I have wanted to make this for a few years now, and even attempted it a few times (before I got a Kitchen Aid Pasta attachment for my mixer), but never successful enough to blog it… today I did it!! I was so excited and nervous about trying this. But hey, I can make pasta! Who knew? Well, some of you are saying oh sure you can! But I had my doubts~ I learned what not to do next time too! I used the recipe that came with the Kitchen Aid booklet. You could substitute semolina for a portion (or all) of the flour if you wanted. I even made Ravioli with the pasta, but that is another blog post!
One key to making pasta is allowing the time to let it rest before you roll it out. The Kitchen Aid Pasta Attachment is a good investment if you plan on making your own pasta in the future. I do like being able to control what goes into my pasta (especially filled ones) – not only from a taste standpoint, but from a health standpoint – using ingredients I can pronounce… well most of them! The mixer does all the hard work and you are free to use both hands to feed the pasta through rather than having to crank with one hand on a manual pasta maker and only having one hand free to feed and catch- unless you have the assistance of an eager child.
link to Kitchen Aid (click on Pasta Roller and Cutter for recipe)
Here it is:
Kitchen Aid’s Recipe for Basic Egg Pasta
4 large eggs
1 Tbsp water
3 1/2 cups sifted all-purpose flour
1/2 tsp salt
In the bowl of your Kitchen Aid Mixer, place the eggs, water, flour, and salt. Use the flat beater to beat the combination for about 1/2 a minute (level 2 power). Change the flat beater to the dough hook and continue to beat (level 2 on mixer) for about 2 minutes. Remove the dough from the bowl and knead by hand for a few more minutes. The dough will look pretty ragged still. Cut the dough into fourths and place a clean damp kitchen towel over the dough to prevent it from drying out. Rest the dough covered for at least 20 minutes. In this time you can make the filling if you are making Ravioli.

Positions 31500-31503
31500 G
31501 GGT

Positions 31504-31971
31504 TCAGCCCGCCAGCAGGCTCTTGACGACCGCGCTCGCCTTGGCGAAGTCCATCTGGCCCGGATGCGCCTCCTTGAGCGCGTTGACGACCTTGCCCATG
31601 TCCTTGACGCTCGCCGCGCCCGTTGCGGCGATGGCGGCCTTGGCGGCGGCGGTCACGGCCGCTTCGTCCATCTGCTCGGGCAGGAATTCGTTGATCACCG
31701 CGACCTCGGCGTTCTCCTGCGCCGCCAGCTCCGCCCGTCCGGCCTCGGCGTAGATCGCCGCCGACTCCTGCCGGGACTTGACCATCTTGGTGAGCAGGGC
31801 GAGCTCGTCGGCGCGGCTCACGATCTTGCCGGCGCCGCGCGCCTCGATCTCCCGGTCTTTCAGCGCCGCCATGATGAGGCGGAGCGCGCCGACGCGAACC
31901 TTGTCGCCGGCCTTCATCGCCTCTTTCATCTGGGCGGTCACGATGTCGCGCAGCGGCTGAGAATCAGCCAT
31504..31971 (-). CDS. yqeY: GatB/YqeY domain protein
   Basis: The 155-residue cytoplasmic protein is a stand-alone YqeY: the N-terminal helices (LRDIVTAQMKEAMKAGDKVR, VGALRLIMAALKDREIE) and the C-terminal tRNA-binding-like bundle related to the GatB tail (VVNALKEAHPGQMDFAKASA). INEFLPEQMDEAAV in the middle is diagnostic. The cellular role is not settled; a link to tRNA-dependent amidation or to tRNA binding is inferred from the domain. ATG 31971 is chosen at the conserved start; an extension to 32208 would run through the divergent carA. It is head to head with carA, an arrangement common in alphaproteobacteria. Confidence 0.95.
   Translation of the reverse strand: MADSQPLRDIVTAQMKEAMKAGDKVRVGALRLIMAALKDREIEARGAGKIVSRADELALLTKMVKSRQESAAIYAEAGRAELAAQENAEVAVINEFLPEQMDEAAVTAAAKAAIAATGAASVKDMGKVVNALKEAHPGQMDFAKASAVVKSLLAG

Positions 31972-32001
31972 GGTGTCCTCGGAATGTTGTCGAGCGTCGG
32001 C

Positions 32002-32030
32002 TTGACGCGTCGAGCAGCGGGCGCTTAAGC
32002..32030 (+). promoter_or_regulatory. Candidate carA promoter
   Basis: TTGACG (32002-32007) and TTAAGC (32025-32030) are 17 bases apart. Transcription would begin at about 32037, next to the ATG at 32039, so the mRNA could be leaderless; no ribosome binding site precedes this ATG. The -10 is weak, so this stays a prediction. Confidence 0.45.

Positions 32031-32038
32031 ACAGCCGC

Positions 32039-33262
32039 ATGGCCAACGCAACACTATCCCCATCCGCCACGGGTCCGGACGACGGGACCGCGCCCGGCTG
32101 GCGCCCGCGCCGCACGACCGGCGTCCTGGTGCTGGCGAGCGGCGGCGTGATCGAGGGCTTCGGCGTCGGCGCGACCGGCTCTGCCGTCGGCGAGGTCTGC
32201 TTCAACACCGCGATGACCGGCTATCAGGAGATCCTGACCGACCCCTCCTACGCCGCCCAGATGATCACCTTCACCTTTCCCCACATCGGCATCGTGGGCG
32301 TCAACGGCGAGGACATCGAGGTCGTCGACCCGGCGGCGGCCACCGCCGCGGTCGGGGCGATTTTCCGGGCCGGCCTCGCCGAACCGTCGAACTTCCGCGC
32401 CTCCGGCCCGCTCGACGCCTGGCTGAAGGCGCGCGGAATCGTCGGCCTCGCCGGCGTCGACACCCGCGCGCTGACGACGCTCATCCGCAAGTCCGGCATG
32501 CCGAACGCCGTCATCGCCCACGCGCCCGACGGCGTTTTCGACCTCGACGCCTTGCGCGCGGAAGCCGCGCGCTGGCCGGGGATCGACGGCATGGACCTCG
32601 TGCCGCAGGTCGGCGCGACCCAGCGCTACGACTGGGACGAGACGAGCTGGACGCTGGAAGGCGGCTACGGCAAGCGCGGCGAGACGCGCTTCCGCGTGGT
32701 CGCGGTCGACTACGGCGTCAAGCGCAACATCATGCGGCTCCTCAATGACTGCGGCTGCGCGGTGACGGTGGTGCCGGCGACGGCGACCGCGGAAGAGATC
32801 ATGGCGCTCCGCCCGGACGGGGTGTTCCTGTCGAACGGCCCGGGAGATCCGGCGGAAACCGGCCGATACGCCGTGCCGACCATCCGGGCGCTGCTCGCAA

Clear a large counter so you have room to work (I used the length of my island as I am lucky enough to have one). Make the pasta according to instructions on the machine. Start with the width of the pasta roller at 1 and feed one portion of the pasta through the roller. Fold the pasta into thirds, and feed through the machine again. Repeat about 3 times. After that it should be about the right shape for you. Increase the number on the pasta roller to 2 then three and so on feeding the pasta sheet through the machine after each adjustment. I stopped at number 7 for my ravioli, but could have gone 2 more notches for even thinner pasta. Use the pasta cutter attachments to make linguine or spaghetti.
I used a ravioli stamp I had purchased to make ravioli. Since it was my first time I learned a lot. First of all, do NOT stack the ravioli on each other as you make them… they would be best if you put them on a floured board and let them dry a little. If you do what I did, and stacked them all on top of each other you will end up cooking the whole mass together and then cut it into two or three portions… some of the pasta will be al dente and others will break open if you try to separate them (don’t ask me how I know this- it is … well, just don’t!)